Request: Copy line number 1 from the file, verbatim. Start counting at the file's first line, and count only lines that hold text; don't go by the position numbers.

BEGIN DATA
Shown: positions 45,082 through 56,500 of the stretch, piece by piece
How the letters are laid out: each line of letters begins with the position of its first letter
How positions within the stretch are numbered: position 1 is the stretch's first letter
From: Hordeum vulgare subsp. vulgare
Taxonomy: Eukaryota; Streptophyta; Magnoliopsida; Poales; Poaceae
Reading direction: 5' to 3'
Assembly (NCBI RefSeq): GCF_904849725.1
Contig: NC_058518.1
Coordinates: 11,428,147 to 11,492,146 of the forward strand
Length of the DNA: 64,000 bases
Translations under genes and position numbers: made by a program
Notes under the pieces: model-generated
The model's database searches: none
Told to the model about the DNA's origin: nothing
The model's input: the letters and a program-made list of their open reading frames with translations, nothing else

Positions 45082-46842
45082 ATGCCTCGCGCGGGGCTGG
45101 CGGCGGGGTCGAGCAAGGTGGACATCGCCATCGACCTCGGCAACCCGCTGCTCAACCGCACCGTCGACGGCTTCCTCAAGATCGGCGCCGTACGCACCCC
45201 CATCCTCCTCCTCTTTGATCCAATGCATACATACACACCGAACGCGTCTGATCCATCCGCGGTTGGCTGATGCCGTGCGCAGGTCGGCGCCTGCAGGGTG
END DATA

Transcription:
Shown: positions 45,082 through 56,500 of the stretch, piece by piece